The skinny on how shed skin reduces indoor air pollution

May 9, 2011

Flakes of skin that people shed at the rate of 500 million cells every day are not just a nuisance — the source of dandruff, for instance, and a major contributor to house dust. They actually can be beneficial. A new study, published in the American Chemical Society's journal, Environmental Science & Technology, concludes that oil in those skin cells makes a small contribution to reducing indoor air pollution.

Charles Weschler and colleagues explain that humans shed their entire outer layer of every 2-4 weeks at the rate of 0.001 – 0.003 ounces of skin flakes every hour. Those flakes contain skin oils, including cholesterol and "squalene," and are a major constituent of the dust that accumulates on tables and other surfaces in homes and offices. Past research suggested that squalene from passengers' skin had a role in reducing levels of — a pollutant that can irritate the eyes, nose and throat and worsen asthma symptoms — from the air in airplane cabins.

"It is only within the last five years that we've grown to appreciate the central role that squalene (from human skin oil) plays in oxidation chemistry within indoor environments," the report notes. "More than half of the ozone removal measured in a simulated aircraft cabin was found to be a consequence of ozone reacting with exposed, skin, hair, and clothing of passengers."

In the new study, the scientists set out to make the first extensive determinations of cholesterol and squalene in dust in homes and daycare centers and to figure out how these substances affect pollution. The scientists analyzed dust samples collected from 500 bedrooms of children aged 3-5 and the 151 daycare centers the children attended in the city of Odense, Denmark and its surroundings as part of the Danish Indoor Environment and Children's Health Study.

Among their findings: "Squalene in settled dust … contributes, in a small way, to the indoor removal of ozone," reducing indoor ozone levels roughly 2 to 15 percent.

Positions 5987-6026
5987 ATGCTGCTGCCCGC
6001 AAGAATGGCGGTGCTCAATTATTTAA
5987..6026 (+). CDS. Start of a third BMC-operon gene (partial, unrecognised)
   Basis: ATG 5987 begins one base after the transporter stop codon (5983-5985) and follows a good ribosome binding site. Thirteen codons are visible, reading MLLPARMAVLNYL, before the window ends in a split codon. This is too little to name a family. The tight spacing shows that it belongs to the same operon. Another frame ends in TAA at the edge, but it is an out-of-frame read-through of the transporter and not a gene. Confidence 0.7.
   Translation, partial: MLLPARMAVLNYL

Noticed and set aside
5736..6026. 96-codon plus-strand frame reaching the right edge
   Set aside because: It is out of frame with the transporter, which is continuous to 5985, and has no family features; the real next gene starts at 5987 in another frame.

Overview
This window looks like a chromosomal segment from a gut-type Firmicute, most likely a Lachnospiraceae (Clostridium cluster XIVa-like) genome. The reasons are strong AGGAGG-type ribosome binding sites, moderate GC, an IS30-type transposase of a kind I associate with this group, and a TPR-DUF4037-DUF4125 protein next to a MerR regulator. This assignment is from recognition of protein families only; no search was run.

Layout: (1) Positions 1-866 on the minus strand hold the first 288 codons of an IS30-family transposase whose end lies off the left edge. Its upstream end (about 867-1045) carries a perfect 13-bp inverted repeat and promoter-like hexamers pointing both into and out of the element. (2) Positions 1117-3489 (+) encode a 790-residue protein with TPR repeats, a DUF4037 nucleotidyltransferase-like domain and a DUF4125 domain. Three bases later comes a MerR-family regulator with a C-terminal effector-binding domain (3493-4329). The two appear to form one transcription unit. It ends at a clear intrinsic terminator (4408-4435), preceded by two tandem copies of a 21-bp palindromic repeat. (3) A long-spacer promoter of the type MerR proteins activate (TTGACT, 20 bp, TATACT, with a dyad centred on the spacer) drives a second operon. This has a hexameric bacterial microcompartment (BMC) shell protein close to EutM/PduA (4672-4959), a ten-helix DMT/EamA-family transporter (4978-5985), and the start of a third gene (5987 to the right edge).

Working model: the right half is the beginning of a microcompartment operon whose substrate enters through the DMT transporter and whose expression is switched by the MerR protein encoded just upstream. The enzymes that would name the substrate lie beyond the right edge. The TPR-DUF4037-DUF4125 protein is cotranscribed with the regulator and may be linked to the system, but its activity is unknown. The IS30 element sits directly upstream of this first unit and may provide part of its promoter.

Explore further: Indoor air purifiers that produce even small amounts of ozone may be risky for health

Related Stories

Skin oil -- ozone interactions worsen air quality in airplanes

September 5, 2007

Airline passengers and crews who gripe about poor cabin air quality could have a new culprit to blame: the oils on their skin, hair and clothing. A study in the current issue of ACS’ Environmental Science & Technology suggests ...

We're surrounded! House dust is a rich source of bacteria

April 8, 2008

If you’ve always suspected there are unknown things living in the dark and dusty corners of your home and office, we are now one step closer to cataloguing exactly what might be lurking in your indoor environment. Buildings ...

Houseplants cut indoor ozone

September 8, 2009

Ozone, the main component of air pollution, or smog, is a highly reactive, colorless gas formed when oxygen reacts with other chemicals. Although ozone pollution is most often associated with outdoor air, the gas also infiltrates ...

Recommended for you

Ice sheets may be more resilient than thought

September 3, 2015

Sea level rise poses one of the biggest threats to human systems in a globally warming world, potentially causing trillions of dollars' worth of damages to flooded cities around the world. As surface temperatures rise, ice ...

Clues from ancient Maya reveal lasting impact on environment

September 3, 2015

Evidence from the tropical lowlands of Central America reveals how Maya activity more than 2,000 years ago not only contributed to the decline of their environment but continues to influence today's environmental conditions, ...

Climate ups odds of 'grey swan' superstorms

August 31, 2015

Climate change will boost the odds up to 14-fold for extremely rare, hard-to-predict tropical cyclones for parts of Australia, the United States and Dubai by 2100, researchers said Monday.

0 comments

Please sign in to add a comment. Registration is free, and takes less than a minute. Read more

Click here to reset your password.
Sign in to get notified via email when new comments are made.